Tumor-derived exosomes comprise EMT-related inducers, like TNF-α, TGF-β, IL-6, caveolin-1, β-catenin, and HIF-1α, contributing to the stimulation of EMT, improving cell invasion, and inducing tumor cell metastasis and development. In hypoxic settings, the release of exosomes from varied tumor cells, like prostate and breast cancer, glioma, and leukemia cells, is enhanced and can further improve the incidence of metastasis via EMT.

Additionally, exosomes contain nucleic acids, like RNA, DNA, miRNA, and non-coding RNA, which can be involved in EMT regulation in cancer. The common EMT-related regulatory pathways comprise the Hippo, β-catenin, and MAPK/ERK pathways. Sino Biological offers EMT-associated recombinant proteins and equivalent antibody products to direct exosome and EMT research.10,11

Human IL-6 protein
(Cat#: 10395-HNAE)

How tumor exosomes communicate cancer progression

Immobilized human IL-6 can bind human IL-6R hFc (Cat#: 10398-H02H). Image Credit: Sino Biological Inc.

Anti-β-Catenin antibody
(Cat#: 11279-R021)

How tumor exosomes communicate cancer progression

Immunofluorescence staining of Human CTNNB1 in A431 cells. Image Credit: Sino Biological Inc.

Anti-Vimentin antibody
(Cat#: 100254-R001)

How tumor exosomes communicate cancer progression

Immunochemical staining of human Vimentin in human stomach. Image Credit: Sino Biological Inc.

Exosomes in cancer therapies

Targeting tumor-derived exosomes can have a positive effect on cancer therapy. Exosomes secreted by malignant cells have a tumor-promoting effect. In general, tumor cells secrete more exosomes than normal cells. These secretomes carry lncRNAs, miRNAs, and proteins that have the potential to serve as biomarkers for cancer prognostic monitoring and diagnosis.4

Additionally, exosomes play an important role in resistance to therapy. Exosomes carry a specific set of miRs that can transfer resistant phenotypes to sensitive cancer cells, conferring resistance to chemotherapy and radiation, which is achieved by altering the cell cycle and inducing anti-apoptotic processes.

Exosomes are also able to hinder the passing of chemotherapeutic agents into target cancer cells, subsequently impacting the efficiency of chemotherapy.3 Thus, targeting exosomes hold great promise for cancer therapy, and relevant clinical trials are already underway.


Exosomes are biologically active extracellular vesicles that include nucleic acids, proteins, and lipids that facilitate cell-to-cell communication. Interaction between cells can shape the tumor microenvironment and is vital for tumor invasion, growth, and immune surveillance. Exosomes hold great promise as new biomarkers for therapeutic intervention, cancer diagnosis, and prognostic forecast, which has the potential to open up new opportunities in cancer therapy.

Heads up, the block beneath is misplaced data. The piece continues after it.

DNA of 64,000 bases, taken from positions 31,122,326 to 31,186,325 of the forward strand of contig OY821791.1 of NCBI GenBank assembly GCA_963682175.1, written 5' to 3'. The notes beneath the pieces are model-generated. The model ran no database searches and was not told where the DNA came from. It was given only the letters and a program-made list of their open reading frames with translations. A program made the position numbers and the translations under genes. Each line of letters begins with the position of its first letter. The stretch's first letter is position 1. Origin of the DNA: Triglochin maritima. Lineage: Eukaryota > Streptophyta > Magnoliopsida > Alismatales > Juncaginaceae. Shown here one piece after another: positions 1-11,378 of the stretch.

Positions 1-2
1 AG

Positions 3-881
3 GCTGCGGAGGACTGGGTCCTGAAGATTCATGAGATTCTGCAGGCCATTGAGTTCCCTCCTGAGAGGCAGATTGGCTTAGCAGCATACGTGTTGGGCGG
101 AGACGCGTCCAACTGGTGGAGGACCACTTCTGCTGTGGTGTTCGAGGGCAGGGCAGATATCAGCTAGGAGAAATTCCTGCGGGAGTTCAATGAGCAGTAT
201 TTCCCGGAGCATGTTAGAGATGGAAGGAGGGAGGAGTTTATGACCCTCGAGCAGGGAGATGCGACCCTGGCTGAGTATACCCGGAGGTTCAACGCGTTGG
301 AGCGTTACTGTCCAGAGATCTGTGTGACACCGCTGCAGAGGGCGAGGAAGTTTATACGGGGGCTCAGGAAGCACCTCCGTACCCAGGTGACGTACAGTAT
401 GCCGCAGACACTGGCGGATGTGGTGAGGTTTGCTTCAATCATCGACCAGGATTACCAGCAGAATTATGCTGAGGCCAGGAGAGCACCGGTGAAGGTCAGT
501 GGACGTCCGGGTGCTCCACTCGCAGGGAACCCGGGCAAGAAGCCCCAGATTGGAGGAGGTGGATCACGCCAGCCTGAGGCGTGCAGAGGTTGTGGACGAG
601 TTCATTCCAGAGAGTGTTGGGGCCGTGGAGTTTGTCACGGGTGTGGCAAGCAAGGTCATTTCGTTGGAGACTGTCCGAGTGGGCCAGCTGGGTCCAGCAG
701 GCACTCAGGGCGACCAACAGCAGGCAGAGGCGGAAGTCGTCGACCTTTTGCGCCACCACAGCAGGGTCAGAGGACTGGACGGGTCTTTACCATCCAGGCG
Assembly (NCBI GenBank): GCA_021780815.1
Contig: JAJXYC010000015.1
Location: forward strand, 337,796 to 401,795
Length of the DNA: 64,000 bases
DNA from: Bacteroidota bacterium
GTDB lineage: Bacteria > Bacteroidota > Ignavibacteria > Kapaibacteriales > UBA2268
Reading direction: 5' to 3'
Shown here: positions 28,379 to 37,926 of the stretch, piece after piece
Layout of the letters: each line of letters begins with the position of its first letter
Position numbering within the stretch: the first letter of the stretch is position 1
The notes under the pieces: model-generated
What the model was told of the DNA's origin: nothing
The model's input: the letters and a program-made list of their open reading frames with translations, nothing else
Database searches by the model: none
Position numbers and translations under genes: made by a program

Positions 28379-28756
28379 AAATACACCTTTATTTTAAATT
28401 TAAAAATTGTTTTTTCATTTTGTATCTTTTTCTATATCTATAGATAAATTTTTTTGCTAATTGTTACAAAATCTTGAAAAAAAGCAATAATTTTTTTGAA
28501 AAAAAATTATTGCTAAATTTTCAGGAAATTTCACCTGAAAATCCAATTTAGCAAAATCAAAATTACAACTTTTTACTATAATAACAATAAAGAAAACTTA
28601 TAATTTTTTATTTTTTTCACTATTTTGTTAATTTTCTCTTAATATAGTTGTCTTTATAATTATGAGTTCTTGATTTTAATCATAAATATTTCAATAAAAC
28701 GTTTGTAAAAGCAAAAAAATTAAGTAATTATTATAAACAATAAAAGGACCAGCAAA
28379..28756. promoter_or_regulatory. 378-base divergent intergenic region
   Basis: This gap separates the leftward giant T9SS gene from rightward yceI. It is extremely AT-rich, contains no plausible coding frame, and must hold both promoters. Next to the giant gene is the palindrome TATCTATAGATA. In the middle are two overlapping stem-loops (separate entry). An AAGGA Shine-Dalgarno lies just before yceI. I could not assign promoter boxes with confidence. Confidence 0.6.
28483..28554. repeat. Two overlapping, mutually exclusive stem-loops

Future studies of exosomes may concentrate on the characterization, purification, and compositional assay of exosomes related to cancer progression.5 

Sino Biological is a leading global supplier of bioreagents and CRO services for the biopharmaceutical field. As such, the company supports exosome and tumor progression research by equipping researchers with a vast range of high-quality reagents and services.

References and further reading

  1. Han, Chen, et al. "Exosome-mediated communication between tumor cells and tumor-associated macrophages: implications for tumor microenvironment." Oncoimmunology 10.1 (2021): 1887552. doi: 10.1080/2162402X.2021.1887552
  2. Nicolini, Andrea, Paola Ferrari, and Pier Mario Biava. "Exosomes and cell communication: from tumour-derived exosomes and their role in tumour progression to the use of exosomal cargo for cancer treatment." Cancers 13.4 (2021): 822. doi: 10.3390/cancers13040822
  3. Kalluri, Raghu. "The biology and function of exosomes in cancer." The Journal of clinical investigation 126.4 (2016): 1208-1215. doi: 10.1172/JCI81135
  4. Liu, Shang-Long, et al. "Exosomes as critical mediators of cell-to-cell communication in cancer pathogenesis and their potential clinical application." Translational Cancer Research 8.1 (2019): 298. doi: 10.21037/tcr.2019.01.03
  5. Li, Qiao. "Role of exosomes in cellular communication between tumor cells and the tumor microenvironment." Oncology Letters 24.1 (2022): 1-8. doi: 10.3892/ol.2022.13360
  6. Maia, Joana, et al. "Exosome-based cell-cell communication in the tumor microenvironment." Frontiers in cell and developmental biology 6 (2018): 18. doi: 10.3389/fcell.2018.00018
  7. Aslan, Cynthia, et al. "Tumor‐derived exosomes: Implication in angiogenesis and antiangiogenesis cancer therapy." Journal of cellular physiology 234.10 (2019): 16885-16903. doi: 10.1002/jcp.28374
  8. Olejarz, Wioletta, et al. "Exosomes in angiogenesis and anti-angiogenic therapy in cancers." International Journal of Molecular Sciences 21.16 (2020): 5840. doi 10.3390/ijms21165840
  9. Kim, Hyunwoo, et al. "The emerging roles of exosomes as EMT regulators in cancer." Cells 9.4 (2020): 861. doi: 10.3390/cells9040861
  10. Wu, Miaowei, et al. "Emerging roles and therapeutic value of exosomes in cancer metastasis." Molecular cancer 18.1 (2019): 1-11. doi: 10.1186/s12943-019-0964-8
  11. Vella, Laura Jayne. "The emerging role of exosomes in epithelial–mesenchymal-transition in cancer." Frontiers in oncology 4 (2014): 361. doi: 10.3389/fonc.2014.00361

About Sino Biological Inc.

Sino Biological is an international reagent supplier and service provider. The company specializes in recombinant protein production and antibody development. All of Sino Biological's products are independently developed and produced, including recombinant proteins, antibodies and cDNA clones. Sino Biological is the researchers' one-stop technical services shop for the advanced technology platforms they need to make advancements. In addition, Sino Biological offers pharmaceutical companies and biotechnology firms pre-clinical production technology services for hundreds of monoclonal antibody drug candidates.

Sino Biological's core business

Sino Biological is committed to providing high-quality recombinant protein and antibody reagents and to being a one-stop technical services shop for life science researchers around the world. All of our products are independently developed and produced. In addition, we offer pharmaceutical companies and biotechnology firms pre-clinical production technology services for hundreds of monoclonal antibody drug candidates. Our product quality control indicators meet rigorous requirements for clinical use samples. It takes only a few weeks for us to produce 1 to 30 grams of purified monoclonal antibody from gene sequencing.

Sponsored Content Policy: publishes articles and related content that may be derived from sources where we have existing commercial relationships, provided such content adds value to the core editorial ethos of News-Medical.Net which is to educate and inform site visitors interested in medical research, science, medical devices and treatments.

Last updated: Jun 19, 2023 at 11:24 AM